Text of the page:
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TheLangolier's blog

/Jun/15

The Overpair's Dilemma Part 1

By: TheLangolier @ 23:33 (EDT) / 693 / Comment ( 12 )

For this blog I’d like to try something a bit different.  Let’s call this an “interactive” blog.  In part 1 today I’m going to give you a scenario, and encourage you to provide an answer in the comments section below.  If you’re not willing to comment, at least think long and hard about it.  Next week in part 2 I will address some of the comments and provide my thoughts on the subject.

So this scenario just happened to me recently in a cash game, and got me thinking about discussing the hand in a blog since it’s a common issue we all must face.  Let me set the stage.

The game was a loose and somewhat fishy 200nl full ring table.   The opponents were a pretty even mix of strong players, average players, and fishy players.   It was a good table.

I was in the hijack with pocket JJ, and made it $12 to go over 2 limpers.  The SB and one of the limpers called, and we took the flop 3 handed:  983 rainbow.  Both players checked to me and I c-bet $22 into the $40 pot.  The player in the small blind check-raised to $48, folding out the other player, and I called.  There was now $136 in the pot.  The turn came a 4 completing the rainbow, and the opponent moved all in for his last $86.  The opponent was one of the average players, who was capable of playing a draw aggressively.

So now the dilemma is, do we call with our overpairs in this spot, or do we fold?   Obviously his line shows great strength.  If we just fold our overpairs every time we face this sequence, we could potentially get run over as we have way too narrow a calling range in many similar circumstances.  If we always stack them off however, perhaps we are paying off too much.   So which do you think we should do, call off our overpairs or fold them?    Or perhaps, call sometimes and fold others?   Since I suspect many will say the latter, call sometimes and fold others, I want you to think about how often we should call vs fold, and which overpairs make the best calls and which the best folds?  Perhaps you could even rank them in order of preference…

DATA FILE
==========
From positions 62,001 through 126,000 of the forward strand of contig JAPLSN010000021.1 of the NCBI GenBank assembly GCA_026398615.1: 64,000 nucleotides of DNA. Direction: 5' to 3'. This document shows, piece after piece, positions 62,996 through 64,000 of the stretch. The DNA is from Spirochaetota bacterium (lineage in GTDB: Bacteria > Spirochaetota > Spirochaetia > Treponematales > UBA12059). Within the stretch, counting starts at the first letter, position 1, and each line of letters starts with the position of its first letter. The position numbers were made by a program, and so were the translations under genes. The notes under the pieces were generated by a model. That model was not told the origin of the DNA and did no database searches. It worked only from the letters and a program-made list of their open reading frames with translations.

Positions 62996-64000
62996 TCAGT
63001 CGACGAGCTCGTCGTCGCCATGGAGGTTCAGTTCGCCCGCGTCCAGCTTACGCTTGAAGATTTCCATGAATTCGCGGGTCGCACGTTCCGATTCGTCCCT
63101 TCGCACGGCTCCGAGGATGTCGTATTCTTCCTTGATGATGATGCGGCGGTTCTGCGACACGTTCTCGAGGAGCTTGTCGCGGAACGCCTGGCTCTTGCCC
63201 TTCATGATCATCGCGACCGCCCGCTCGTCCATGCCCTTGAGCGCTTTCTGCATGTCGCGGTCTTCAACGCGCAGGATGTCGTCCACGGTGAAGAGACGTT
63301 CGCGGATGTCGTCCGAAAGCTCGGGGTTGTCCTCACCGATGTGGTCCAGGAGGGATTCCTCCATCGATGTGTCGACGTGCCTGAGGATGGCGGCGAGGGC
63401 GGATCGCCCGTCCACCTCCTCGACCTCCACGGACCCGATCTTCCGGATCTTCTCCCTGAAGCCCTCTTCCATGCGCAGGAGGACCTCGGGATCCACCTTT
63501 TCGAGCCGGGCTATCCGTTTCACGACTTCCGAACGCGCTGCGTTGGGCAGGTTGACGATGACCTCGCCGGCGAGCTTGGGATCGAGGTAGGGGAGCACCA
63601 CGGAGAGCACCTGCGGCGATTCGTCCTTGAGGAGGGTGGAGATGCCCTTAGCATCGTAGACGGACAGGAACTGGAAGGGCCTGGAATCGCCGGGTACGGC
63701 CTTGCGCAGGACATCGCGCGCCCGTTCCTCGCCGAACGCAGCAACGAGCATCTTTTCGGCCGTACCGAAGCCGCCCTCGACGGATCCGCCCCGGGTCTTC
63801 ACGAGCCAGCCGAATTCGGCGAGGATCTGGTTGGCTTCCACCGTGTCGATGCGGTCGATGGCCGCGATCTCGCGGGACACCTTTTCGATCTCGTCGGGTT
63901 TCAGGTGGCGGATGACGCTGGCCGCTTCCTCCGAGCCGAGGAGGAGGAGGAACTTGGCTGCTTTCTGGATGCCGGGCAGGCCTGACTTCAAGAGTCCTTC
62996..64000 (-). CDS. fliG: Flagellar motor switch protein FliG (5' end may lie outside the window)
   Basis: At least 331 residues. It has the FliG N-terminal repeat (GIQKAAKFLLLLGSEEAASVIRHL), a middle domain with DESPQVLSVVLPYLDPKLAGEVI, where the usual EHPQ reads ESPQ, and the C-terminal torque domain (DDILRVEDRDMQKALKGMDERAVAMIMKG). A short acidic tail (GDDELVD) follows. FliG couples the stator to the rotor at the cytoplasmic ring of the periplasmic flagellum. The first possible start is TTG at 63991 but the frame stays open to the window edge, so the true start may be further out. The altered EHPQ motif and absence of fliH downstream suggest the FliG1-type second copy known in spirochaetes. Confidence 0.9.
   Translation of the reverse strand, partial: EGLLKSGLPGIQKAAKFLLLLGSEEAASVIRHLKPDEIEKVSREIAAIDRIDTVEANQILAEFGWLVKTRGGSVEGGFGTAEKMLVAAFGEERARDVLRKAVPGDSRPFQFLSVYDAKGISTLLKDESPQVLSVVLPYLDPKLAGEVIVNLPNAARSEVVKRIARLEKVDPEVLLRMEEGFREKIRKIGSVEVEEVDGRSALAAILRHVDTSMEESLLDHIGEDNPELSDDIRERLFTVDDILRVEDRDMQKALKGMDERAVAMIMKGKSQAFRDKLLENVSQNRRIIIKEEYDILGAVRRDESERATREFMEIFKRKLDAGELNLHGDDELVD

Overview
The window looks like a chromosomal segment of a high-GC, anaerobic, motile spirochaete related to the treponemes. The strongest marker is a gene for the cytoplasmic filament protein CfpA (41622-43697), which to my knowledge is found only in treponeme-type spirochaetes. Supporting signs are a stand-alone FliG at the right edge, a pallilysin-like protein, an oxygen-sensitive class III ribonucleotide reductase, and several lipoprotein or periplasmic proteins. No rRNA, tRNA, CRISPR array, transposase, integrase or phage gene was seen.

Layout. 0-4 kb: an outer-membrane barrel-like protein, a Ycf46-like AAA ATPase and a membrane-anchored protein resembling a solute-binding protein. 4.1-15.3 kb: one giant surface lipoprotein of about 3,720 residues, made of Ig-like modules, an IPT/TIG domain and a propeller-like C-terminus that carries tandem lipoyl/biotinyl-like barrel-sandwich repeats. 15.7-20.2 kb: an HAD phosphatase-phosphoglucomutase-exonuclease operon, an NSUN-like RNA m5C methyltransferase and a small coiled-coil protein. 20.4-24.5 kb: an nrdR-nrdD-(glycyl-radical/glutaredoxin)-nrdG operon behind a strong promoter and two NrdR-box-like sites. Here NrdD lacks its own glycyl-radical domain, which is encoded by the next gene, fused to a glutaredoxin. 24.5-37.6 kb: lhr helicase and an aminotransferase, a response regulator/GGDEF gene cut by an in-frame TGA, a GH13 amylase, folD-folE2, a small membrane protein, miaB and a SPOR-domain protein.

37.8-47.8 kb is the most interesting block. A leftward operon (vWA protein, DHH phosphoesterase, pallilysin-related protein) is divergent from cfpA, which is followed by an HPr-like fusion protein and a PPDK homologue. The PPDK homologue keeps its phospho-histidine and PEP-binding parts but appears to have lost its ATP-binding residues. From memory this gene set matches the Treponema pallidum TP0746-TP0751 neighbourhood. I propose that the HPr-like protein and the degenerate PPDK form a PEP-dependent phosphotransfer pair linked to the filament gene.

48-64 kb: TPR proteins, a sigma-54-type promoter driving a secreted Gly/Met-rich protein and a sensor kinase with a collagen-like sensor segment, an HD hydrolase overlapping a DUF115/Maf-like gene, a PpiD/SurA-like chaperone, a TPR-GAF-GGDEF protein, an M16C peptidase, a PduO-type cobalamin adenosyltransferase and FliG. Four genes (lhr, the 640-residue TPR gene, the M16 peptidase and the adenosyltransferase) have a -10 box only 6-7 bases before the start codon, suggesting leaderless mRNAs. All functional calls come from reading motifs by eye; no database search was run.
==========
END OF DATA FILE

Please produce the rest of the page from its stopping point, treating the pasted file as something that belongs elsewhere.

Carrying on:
If you wish to get down and dirty with some math and numbers you can, but at the very least the purpose of this blog is to get us all thinking about how to handle this delicate situation which, while we don’t face it all the time, we all do face it and when we do, a big pot is on the line.

In part 2 next week I’ll share my thoughts on the subject, and also what happened in my JJ hand.   Until then…

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